Where does the extra-stroadification of Killebrew and the world’s most inconvenient pedestrian bridge enter into this “road diet” plan you speak of? Oh right there’s no need to make the area around a major job center and transit hub safer for non motorized transportation because mall.

    Can I please just mention that crossing Killebrew from the mall transit station has gotten MORE DANGEROUS as a pedestrian and now takes an extra five minutes? The crossing between the blue hotel and the mall is ridiculously unsafe and you have more questionable and unprotected interactions and crossings with car traffic than the old Killebrew crosswalks.

  7. Submitted by David Markle on 04/24/2014 - 07:26 pm.

    Rush hour traffic

    I am a very dedicated pedestrian, but I can tell you that the number of automobiles won’t diminish at rush hour on the West Bank if Cedar Avenue becomes one lane in each direction. I’m afraid that commuters’ cars will only queue up for longer periods, consuming more fuel, wasting drivers’ time, and spewing exhaust fumes into the neighborhood. Our mediocre metropolitan transit system won’t satisfy those coming here from the suburbs or distant locations. (The new Green Line won’t help; it’s a train that can’t function well as either train or streetcar line; no faster than the ordinary no. 16 bus and with far fewer places to get on or off.) The reputation of the neighborhood will suffer, as will businesss, institutions and residents. A three-lane Cedar Avenue merely exemplifies an unrealistic application of the philosophy of neighborhood as boutique, promoted by entities who have no direct interests on Cedar.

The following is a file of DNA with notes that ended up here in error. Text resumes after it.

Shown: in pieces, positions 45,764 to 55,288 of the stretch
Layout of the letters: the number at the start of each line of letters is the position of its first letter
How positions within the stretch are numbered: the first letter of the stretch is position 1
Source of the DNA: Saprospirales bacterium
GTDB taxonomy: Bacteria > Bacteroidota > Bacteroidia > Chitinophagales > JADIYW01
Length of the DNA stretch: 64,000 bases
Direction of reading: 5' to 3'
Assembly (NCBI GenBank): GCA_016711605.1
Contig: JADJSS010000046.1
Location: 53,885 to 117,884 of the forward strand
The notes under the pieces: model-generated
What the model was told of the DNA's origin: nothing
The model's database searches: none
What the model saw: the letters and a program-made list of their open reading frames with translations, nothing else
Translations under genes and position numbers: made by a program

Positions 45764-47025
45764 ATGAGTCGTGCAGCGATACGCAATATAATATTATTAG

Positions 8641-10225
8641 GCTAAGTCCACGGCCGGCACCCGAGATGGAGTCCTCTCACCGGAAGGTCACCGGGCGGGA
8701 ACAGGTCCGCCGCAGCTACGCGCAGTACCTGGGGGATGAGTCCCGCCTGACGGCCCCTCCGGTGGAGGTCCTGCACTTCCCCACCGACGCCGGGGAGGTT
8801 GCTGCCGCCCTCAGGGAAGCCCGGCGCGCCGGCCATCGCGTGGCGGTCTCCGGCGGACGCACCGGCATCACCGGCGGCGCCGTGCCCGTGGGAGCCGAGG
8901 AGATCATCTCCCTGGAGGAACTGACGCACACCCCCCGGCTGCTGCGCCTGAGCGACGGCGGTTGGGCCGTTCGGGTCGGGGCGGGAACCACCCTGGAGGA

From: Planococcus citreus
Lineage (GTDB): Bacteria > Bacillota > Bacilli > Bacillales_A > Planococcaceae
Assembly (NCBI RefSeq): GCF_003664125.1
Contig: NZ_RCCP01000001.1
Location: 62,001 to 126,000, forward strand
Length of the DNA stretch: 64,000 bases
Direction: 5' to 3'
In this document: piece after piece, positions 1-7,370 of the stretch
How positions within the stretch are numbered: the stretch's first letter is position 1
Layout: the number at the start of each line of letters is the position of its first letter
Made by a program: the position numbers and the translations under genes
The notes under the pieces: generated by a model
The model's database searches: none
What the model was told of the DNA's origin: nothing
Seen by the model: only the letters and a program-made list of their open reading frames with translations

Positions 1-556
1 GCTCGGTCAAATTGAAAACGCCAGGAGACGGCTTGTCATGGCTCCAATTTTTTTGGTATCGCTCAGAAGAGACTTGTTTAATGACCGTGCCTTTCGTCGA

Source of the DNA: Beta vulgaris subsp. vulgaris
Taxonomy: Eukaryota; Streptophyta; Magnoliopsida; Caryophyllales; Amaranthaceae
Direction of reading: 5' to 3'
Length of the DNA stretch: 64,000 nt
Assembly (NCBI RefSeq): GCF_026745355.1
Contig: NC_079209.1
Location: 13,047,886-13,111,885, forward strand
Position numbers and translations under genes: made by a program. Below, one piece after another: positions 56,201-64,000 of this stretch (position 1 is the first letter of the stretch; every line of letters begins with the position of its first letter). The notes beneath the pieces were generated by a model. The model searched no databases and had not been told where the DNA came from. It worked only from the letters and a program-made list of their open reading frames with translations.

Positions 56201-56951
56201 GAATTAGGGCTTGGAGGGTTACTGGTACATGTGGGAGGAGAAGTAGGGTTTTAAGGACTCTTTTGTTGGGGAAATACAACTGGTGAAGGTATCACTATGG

And then there’s the problem of emergency vehicle access to M and F buildings at Riverside Plaza. The county’s own traffic study predicts a rush hour queue of 450 feet eastbound on 4th street between 15th Avenue and Cedar: the drives leading to those buildings will be blocked. Someone may die because of unnecessarily slow response time.

  8. Submitted by Neal Gendler on 04/24/2014 - 08:40 pm.

    Unnatural yield